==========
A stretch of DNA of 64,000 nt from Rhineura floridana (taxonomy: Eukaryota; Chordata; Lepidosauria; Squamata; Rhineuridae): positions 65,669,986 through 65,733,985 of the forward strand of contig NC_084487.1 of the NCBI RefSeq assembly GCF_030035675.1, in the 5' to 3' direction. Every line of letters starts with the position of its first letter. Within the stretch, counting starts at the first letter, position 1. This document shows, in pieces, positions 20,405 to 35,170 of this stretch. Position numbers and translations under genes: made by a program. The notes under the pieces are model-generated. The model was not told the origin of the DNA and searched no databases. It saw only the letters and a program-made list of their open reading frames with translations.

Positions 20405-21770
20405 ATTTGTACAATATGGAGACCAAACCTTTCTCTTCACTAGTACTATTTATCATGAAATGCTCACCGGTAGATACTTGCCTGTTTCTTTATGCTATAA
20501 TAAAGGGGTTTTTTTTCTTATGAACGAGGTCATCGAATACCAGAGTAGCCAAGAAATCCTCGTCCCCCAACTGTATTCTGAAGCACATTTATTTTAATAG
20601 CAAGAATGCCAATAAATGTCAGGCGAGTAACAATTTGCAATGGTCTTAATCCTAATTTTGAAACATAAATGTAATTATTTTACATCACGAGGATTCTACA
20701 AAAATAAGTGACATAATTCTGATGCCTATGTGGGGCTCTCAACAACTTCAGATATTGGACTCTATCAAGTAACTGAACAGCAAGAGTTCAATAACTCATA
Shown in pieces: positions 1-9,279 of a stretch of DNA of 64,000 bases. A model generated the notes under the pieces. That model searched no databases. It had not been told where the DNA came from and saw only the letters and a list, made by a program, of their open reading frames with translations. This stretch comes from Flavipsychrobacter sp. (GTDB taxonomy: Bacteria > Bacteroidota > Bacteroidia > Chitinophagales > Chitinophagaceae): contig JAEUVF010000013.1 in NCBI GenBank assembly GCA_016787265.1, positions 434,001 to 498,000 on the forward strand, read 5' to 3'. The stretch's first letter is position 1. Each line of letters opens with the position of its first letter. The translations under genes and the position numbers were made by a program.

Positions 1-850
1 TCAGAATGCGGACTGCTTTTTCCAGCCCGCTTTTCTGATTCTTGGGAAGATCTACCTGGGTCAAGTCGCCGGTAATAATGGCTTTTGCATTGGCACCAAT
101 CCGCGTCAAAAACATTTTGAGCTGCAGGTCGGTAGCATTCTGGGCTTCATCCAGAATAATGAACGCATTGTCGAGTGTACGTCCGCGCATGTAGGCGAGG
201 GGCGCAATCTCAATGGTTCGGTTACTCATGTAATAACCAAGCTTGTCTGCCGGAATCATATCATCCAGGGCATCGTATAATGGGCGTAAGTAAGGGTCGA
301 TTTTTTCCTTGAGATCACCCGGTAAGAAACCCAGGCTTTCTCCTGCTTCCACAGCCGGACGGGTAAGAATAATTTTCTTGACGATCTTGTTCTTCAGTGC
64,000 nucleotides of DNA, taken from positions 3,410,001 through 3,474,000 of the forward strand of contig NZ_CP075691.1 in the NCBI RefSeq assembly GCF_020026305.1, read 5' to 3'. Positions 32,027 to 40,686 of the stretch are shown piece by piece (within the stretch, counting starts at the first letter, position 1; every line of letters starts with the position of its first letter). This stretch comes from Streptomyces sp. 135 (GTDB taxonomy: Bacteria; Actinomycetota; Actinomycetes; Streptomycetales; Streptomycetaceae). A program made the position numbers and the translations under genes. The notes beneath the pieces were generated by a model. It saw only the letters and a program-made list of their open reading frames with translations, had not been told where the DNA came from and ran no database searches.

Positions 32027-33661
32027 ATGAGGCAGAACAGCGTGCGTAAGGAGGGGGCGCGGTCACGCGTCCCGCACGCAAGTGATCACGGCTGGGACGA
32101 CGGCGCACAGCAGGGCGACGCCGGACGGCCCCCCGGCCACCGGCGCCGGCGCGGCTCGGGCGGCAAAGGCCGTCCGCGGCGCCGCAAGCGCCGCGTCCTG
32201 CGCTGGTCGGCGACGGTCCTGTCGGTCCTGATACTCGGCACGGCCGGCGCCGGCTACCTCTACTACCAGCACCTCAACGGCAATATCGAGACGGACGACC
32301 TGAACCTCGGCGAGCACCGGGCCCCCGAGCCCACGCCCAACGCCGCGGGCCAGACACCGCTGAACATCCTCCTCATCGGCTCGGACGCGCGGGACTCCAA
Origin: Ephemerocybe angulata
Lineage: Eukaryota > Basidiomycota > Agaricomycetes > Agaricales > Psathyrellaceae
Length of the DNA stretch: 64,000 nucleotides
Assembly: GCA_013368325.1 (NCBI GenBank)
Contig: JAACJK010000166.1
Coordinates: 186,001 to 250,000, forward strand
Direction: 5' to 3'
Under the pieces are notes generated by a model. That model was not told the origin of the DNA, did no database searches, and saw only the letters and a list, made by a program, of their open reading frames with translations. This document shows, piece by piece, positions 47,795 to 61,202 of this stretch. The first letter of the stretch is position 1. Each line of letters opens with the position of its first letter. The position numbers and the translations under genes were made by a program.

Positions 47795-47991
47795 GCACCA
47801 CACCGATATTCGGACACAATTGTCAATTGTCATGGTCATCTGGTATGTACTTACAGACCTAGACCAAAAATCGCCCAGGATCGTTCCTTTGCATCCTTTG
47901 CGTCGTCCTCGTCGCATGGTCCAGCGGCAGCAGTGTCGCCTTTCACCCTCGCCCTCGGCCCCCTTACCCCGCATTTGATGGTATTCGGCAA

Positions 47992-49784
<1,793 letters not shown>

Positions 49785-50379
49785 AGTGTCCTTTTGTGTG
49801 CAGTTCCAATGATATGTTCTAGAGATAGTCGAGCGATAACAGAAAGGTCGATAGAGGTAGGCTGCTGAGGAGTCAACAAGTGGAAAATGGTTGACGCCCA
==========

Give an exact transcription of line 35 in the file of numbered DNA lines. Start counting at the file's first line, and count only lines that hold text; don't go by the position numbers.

49801 CAGTTCCAATGATATGTTCTAGAGATAGTCGAGCGATAACAGAAAGGTCGATAGAGGTAGGCTGCTGAGGAGTCAACAAGTGGAAAATGGTTGACGCCCA